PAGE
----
Ruf debuted their first complete model in 1977, a tuned version of Porsche's 930 with a stroked 3.3 litre motor. This was followed in 1978 by Ruf's first complete non-turbo Porsche, the 911 SCR. It was a naturally aspirated 911 with a stroked 3.2 litre motor producing 217 horsepower. Numerous customer orders were placed for this vehicle.
In the years since, the company has made a major mark on the automotive world by producing exceptionally powerful and exclusive Porsche-based production models. The 1987 Ruf CTR achieved a top speed of 339 km/h (211 mph) in April 1987 and set the record as the world's fastest production car for its time; in 1988 it even reached 342 km/h (213 mph). Its successor, the 1995 Ruf CTR2, had clocked a top speed of 350 km/h (217 mph), making it for a brief moment the fastest road-legal production car in the world in the mid '90s, until the McLaren F1 broke the record in 1998 at 241 mph, thus making the CTR2 as the 2nd fastest production car of the decade. However, the CTR2 cost only a fraction of the price of the F1.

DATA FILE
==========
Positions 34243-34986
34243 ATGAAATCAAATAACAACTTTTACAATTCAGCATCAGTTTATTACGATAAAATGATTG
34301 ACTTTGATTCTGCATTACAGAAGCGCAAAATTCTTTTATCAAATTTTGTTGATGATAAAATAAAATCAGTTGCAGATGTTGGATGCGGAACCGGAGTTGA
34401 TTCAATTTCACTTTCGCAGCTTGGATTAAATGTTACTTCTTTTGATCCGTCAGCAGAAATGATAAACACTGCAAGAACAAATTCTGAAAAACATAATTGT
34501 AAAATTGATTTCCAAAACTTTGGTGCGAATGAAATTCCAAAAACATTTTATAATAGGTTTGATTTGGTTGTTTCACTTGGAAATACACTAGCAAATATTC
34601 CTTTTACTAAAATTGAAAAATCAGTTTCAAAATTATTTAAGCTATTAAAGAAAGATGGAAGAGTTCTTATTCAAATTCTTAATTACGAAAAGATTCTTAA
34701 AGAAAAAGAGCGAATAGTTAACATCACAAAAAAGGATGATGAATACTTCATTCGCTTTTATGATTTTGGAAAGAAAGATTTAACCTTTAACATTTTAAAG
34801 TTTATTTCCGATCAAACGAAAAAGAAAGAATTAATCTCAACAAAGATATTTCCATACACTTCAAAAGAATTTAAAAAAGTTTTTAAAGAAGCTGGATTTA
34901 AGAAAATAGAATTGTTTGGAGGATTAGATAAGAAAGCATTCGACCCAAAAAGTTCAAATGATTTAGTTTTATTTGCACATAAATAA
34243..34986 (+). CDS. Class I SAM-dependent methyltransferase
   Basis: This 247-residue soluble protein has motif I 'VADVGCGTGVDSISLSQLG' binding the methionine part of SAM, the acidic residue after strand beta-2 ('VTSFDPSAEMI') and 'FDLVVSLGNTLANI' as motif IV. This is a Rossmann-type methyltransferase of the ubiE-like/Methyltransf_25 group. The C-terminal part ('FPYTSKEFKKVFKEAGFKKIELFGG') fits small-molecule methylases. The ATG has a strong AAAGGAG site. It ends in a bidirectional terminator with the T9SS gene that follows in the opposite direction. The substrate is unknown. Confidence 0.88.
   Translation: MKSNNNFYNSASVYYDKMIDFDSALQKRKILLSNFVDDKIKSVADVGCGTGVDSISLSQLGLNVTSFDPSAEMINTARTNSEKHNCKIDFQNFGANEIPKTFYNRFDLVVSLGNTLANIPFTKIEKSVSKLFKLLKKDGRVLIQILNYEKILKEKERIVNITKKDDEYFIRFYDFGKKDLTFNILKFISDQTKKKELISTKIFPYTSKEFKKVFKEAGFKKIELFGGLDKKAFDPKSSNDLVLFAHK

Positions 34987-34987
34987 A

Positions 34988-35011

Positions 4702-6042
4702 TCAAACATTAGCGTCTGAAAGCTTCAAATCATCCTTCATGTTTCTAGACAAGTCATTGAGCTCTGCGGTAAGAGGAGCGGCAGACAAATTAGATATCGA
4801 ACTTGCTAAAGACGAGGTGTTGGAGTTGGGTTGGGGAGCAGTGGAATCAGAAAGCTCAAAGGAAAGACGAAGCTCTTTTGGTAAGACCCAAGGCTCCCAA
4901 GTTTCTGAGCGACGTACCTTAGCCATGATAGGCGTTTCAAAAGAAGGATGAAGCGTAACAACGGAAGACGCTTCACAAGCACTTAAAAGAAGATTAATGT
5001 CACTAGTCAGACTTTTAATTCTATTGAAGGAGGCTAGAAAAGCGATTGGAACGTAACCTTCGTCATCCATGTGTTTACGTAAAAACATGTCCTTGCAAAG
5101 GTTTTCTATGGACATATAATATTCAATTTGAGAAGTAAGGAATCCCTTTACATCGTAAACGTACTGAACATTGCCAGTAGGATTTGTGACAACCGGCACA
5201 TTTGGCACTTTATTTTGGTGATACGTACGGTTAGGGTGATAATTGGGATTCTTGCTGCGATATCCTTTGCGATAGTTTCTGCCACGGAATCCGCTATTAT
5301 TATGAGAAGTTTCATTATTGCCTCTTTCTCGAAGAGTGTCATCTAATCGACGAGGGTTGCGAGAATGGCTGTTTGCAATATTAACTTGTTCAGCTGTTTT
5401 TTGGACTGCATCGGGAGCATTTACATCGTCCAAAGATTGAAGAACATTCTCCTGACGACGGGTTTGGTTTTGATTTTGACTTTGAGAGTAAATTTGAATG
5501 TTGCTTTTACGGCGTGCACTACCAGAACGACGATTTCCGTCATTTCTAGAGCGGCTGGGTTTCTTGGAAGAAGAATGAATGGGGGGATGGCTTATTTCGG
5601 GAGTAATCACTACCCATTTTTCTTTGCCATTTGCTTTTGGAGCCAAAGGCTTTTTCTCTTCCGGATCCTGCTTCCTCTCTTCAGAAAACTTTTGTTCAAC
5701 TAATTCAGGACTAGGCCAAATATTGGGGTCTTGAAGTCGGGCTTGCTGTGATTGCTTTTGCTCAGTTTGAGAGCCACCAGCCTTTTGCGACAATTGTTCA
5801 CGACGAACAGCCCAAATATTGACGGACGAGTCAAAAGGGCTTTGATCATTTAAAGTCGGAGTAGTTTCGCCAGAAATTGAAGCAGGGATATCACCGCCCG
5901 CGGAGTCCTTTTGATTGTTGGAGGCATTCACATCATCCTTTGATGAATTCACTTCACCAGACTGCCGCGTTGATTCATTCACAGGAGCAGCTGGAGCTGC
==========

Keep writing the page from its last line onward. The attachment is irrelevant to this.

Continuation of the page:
In April 2007, Ruf released the new CTR3 to celebrate the company's new plant in Bahrain, and as a 20th anniversary celebration of the original CTR and successor to the CTR2. At the 2010 Geneva Motor Show, Ruf also showcased the RGT-8, the first production V8-powered 911 in history.
- Turbo 3.3
- CTR "Yellowbird"
- RCT/RCT EVO (update)
- RUF BTR2
- Turbo R
- Rt 12 (two trims available)
- R Kompressor
- Rt35/Rt35 S
- R Turbo
- 3400S/3600S (update)
- RK Coupe/Spyder
- eRuf Model A
- CTR (2017)
eRuf Electric Vehicles